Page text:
Great hop for space beer
Late last year we told the story of Space Beer and our journey towards a true blue approved space beer. Now just a year on; we’re even closer to having mankind kick back and enjoy a beer in space.
After having successfully created a tasty, high flavour (Ahem – award winning) beer that can be drunk in space (the 4 Pines Space Beer Stout) in 2011, our mission then was to develop the technology that would allow space venturers to drink the beer from a bottle like their fellow land-dwellers (rather than the ‘squeeze’ packet designs that astronauts currently use for water and orange juice etc.). The biggest challenge being that Liquid’s inability to pour in zero gravity meant that a special space beer bottle device was required to extract beer from the bottle to sip.
In November 2013, after two years of development by space gurus our partners at Saber Astronautics, such a device was born and flown into history after a successful Zero G test flight. Our test pilots Jason Held and Tara Croft were able to enjoy a cold beer in the same way they would here on earth. Now we were getting somewhere fast. Space beer was fast becoming a reality.
After a few more tests and tweaks, in 2015 we had work to do to. It’s been all systems go to design a vessel for commercial production that will hold the first drinkable beer in space and one that didn’t look like a kids yoghurt squeezie tube.
In February 2015 we teamed up with AUXILIARY – Australia’s Independent Design School, to start the process of creating a beer bottle concept that would not only adhere to strict space regulations (such as materials e.g. no glass allowed) and Brewing requirements (sanitisation, filling etc) but also to encase the Saber engineered insert to facilitate beer extraction from the bottle in zero gravity.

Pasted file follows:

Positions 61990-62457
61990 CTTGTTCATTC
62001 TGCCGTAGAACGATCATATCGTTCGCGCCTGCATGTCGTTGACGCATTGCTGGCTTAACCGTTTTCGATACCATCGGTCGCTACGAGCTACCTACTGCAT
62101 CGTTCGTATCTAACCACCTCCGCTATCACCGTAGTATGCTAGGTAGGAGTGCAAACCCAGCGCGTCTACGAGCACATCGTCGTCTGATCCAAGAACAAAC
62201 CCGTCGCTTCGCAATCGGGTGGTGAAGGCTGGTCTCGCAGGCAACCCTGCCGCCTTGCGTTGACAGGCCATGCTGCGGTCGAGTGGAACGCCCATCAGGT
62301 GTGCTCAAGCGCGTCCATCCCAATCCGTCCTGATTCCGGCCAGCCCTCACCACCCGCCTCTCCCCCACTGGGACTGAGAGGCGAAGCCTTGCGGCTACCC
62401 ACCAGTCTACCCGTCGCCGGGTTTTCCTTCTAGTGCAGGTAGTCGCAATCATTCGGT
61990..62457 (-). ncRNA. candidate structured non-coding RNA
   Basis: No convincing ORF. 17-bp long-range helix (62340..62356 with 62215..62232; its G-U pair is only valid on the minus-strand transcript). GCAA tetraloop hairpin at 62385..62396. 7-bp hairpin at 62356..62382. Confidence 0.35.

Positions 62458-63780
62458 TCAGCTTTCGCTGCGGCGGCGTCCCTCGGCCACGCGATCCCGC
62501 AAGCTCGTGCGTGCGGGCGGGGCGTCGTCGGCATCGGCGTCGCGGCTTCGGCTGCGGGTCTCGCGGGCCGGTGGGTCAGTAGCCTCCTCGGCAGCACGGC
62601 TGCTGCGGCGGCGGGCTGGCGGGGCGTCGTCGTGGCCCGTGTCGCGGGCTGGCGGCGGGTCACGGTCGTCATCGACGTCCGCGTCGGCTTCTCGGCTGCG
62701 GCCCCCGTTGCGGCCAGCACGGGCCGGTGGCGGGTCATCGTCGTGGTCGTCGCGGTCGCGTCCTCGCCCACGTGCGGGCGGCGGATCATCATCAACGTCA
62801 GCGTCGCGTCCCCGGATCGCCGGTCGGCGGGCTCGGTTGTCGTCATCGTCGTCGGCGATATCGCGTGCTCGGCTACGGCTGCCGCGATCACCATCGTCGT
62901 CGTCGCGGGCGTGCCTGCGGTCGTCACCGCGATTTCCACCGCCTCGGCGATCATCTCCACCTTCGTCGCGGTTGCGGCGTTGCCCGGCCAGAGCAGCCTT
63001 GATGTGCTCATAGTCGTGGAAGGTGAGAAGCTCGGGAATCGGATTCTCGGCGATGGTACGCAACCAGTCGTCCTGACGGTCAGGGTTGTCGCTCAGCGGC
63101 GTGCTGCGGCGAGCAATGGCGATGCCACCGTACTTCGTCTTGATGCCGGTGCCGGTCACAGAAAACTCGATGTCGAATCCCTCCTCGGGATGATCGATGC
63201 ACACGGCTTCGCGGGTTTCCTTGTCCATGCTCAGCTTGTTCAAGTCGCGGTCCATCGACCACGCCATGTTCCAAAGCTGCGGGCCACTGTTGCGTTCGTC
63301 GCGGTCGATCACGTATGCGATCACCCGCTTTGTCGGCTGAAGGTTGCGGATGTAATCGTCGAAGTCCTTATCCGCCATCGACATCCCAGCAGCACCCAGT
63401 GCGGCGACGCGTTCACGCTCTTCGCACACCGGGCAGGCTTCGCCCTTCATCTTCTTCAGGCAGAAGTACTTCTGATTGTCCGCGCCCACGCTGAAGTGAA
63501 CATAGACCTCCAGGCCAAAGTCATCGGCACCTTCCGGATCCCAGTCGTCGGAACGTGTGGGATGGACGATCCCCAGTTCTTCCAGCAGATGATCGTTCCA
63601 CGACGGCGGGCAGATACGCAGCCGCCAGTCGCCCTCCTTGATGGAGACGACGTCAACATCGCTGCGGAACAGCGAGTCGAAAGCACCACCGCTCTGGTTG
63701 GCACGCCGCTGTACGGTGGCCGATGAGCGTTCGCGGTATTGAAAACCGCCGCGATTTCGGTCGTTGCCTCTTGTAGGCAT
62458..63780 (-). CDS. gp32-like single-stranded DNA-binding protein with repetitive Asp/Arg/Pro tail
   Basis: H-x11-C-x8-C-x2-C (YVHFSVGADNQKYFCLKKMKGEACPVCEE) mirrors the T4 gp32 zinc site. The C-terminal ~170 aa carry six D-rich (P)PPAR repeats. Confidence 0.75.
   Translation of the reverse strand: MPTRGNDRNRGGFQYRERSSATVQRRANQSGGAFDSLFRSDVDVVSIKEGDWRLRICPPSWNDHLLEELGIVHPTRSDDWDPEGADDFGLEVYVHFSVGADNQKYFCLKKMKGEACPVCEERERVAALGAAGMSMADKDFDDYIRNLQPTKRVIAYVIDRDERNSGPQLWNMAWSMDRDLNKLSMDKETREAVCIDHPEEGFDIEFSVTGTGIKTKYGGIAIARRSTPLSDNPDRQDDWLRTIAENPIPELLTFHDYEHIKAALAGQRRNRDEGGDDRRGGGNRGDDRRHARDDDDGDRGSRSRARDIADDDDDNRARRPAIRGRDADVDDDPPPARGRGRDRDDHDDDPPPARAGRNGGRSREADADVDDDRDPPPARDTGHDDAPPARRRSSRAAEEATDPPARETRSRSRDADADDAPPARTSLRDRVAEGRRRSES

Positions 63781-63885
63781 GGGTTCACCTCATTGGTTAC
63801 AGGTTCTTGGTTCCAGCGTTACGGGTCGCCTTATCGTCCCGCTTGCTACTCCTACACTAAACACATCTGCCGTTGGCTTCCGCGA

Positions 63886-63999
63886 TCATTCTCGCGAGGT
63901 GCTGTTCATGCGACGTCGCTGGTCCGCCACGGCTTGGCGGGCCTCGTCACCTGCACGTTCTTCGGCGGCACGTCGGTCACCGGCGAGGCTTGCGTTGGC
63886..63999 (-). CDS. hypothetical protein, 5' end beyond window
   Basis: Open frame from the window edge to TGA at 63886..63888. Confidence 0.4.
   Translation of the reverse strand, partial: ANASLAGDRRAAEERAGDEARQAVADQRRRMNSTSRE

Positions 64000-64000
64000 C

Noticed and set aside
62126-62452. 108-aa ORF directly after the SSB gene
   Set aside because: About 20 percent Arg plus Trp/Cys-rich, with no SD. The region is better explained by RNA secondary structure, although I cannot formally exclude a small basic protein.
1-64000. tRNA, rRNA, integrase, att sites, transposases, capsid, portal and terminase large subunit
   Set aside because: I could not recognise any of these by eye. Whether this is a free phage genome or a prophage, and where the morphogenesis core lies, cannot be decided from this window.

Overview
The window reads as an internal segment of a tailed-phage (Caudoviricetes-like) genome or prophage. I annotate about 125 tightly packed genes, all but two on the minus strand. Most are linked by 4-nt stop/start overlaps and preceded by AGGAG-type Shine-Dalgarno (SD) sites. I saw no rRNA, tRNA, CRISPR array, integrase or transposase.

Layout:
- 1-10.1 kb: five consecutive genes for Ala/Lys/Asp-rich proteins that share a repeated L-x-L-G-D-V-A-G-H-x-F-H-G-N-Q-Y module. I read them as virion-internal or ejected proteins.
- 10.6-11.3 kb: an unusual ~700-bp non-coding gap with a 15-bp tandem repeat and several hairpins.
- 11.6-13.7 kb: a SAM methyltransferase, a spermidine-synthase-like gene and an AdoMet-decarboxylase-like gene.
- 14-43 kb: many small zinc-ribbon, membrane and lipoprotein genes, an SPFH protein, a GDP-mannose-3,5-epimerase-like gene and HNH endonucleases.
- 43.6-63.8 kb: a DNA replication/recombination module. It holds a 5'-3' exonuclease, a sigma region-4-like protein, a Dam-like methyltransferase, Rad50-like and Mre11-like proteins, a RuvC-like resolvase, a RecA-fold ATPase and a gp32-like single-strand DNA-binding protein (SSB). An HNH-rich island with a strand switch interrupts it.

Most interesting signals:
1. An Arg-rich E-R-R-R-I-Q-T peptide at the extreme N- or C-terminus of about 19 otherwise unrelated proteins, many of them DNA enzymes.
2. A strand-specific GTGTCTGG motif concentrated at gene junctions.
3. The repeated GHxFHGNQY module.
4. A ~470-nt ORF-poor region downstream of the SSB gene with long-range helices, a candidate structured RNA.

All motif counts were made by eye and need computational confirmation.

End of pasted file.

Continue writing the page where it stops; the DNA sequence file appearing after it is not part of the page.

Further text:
Closer to home though, we wanted that good earth beer experience to transfer to space; a bottle that would provide as close to a feel of terrestrial consumption as possible – without the use of straws or plastic bag.
With a timeline of only three weeks, (a tough ask for even an experienced Industrial Designer), the designers at AUXILIARY met the challenge, presenting their concepts which included lo-fi prototyping, parametric modelling, renderings and 3-D printed prototypes. It was impressive.
We’ve since selected a bottle design for further commercial development, which we’ve got under wraps for now (watch this space!), but wanted to show off some of the talented designers and their bottle designs that didn’t make the final cut, to show you some of the challenges they faced and solutions they engineered to meet all the requirements.
Now all we need is space tourism to take off!
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Find more info on the project and the people behind it here: